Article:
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  • “We were going to the prom, and she had on this pretty dress, and that was the night I knew she was the one,” said Paul Morris, the memory of that moment still alive in his eyes as he smiled at his wife, Ethel. 

    Paul Morris celebrated his 80th birthday last week; his wife is 76. Outwardly, they look very different from a photo taken 60 years ago that graces their room at Amber Oaks Assisted Living Community.

    But their love is still as strong as ever.

  • In September 1995 my son Reggie took his mother Susanne, then 80, on a trip to France, including a visit to the Grotto of Our Lady of Lourdes, near the border between France and Spain.

    She had first visited the shrine with her father in 1926 when she was eleven. Susanne described her impressions:

    I touched Reggie’s cheek and he touched my cheek. And there was an atmosphere of prayer, no giggling, no laughing or anything. Just a very comfortable place to be because everybody else was doing the same thing. And it was very emotional.

  • During our several trips to France, while we always visited our good friends Jean-Michel and Guillemette Dunoyer de Segonzac in Brittany, we did not neglect beautiful Paris.

    We stayed at small reasonably priced hotels, and dined at inexpensive restaurants frequented by Parisians.

    Such informal trips would have been impossible without the entrée provided by Susanne’s family background, warm personality and capability to shift in mid-sentence between French and English, in easy conversations with patricians and functionaries alike.

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    The Sentinel-News, since 2008, has honored at year’s end five Shelby Countians we think have had a significant impact on our community during the year. We sought your nominations on our Facebook page, and we believe each person – or team – selected for what we call Shelby County’s Fabulous 5, has in his or her own way left an imprint that merits our honoring and emulating, represents a broad spectrum of a diverse society and truly is one of the best of our best.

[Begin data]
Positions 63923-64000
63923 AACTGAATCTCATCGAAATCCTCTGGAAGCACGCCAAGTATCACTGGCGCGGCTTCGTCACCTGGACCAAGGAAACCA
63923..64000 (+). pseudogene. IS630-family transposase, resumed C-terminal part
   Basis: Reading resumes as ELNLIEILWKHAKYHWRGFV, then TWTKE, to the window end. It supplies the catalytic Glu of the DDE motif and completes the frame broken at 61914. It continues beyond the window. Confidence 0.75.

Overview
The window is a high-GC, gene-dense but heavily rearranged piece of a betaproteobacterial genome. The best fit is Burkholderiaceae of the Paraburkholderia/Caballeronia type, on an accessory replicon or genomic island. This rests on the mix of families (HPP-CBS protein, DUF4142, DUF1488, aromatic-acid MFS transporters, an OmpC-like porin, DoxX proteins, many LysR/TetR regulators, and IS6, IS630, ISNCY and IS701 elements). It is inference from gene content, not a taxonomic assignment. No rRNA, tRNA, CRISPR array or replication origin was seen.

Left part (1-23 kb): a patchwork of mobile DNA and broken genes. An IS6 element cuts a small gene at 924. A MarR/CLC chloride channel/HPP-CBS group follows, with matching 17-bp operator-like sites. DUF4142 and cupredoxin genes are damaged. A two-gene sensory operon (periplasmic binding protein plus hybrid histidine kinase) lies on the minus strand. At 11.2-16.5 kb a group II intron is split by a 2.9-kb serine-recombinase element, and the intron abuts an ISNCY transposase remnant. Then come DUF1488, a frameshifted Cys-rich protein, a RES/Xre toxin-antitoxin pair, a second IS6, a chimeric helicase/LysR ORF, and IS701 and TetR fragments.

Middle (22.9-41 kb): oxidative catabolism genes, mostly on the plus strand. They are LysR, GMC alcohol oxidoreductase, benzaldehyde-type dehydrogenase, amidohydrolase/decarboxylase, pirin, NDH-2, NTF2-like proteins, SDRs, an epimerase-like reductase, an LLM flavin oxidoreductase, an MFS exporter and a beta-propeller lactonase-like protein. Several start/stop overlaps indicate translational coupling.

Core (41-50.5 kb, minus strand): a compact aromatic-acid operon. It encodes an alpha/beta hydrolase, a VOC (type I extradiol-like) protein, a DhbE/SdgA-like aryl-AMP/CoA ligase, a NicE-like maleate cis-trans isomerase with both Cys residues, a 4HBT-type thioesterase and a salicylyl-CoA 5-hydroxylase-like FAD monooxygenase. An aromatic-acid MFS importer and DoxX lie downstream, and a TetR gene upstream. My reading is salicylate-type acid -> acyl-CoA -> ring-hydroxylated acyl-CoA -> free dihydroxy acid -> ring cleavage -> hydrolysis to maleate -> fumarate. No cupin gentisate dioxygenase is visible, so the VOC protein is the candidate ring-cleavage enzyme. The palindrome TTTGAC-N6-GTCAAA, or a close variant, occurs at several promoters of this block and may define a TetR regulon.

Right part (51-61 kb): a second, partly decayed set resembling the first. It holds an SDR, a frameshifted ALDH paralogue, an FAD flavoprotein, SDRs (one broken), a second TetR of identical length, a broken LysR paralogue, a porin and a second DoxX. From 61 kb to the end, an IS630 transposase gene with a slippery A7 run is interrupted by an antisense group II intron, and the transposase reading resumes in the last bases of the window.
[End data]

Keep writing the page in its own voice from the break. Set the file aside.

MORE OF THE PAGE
Sam Eyle

  • General Baron Athanase Charles-Marin de Charette (1796-1848)

    At the royal court, Louise, Comtesse de Vierzon, granddaughter of Charles X of France, met a gallant cavalier, Athanase-Charles-Marin de Charette, (1796-1848), Chef d’escadron aux Chasseurs de la Garde Royal (Commander of the light cavalry squadron of the Royal Guard).

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  • Our good friends in France, Jean-Michel and Guillemette Dunoyer de Segonzac, drove us to General de Charette’s Chateau de la Basse Motte in Chateuneuf, six miles west of St Malo, which Susanne had inherited from her mother, the Marquise de Charette, in 1964.

  • In early February 1966, Gen. Lewis B. Hershey, Director of Selective Service (Draft), and his wife were our dinner guests at our quarters at the San Diego Marine Base. Appointed as head of the Selective Service System by President Roosevelt in 1940, Hershey had become the longest-serving director in the history of the Selective Service System, spanning World War II, the Korean War, and the Vietnam War.

    Working for the “Brute”

  • One day in February 1961, while serving on the staff of the 2nd Marine Division at Camp Lejeune, North Carolina, I received an urgent summons from Maj. Gen. Phil Berkeley, the Division Commander. I wondered what I had done wrong this time!

    It turned out that the general’s growing dissatisfaction with his chief of staff’s performance had dramatically overcome his tolerance. He had abruptly ordered him to clear out his desk and get out.

    Suddenly the Chief of Staff

  • AUTHOR’S NOTE: In the Friday, Nov. 6, issue I republished the first of my two-part series about Maj. General J. Franklin Bell that appeared in The Sentinel-News in 2008. Winner of the Medal of Honor in the “Philippine Insurrection,” he was Shelby County’s greatest hero and highest ranked military officer. It seems timely on Veterans Day to republish the second part.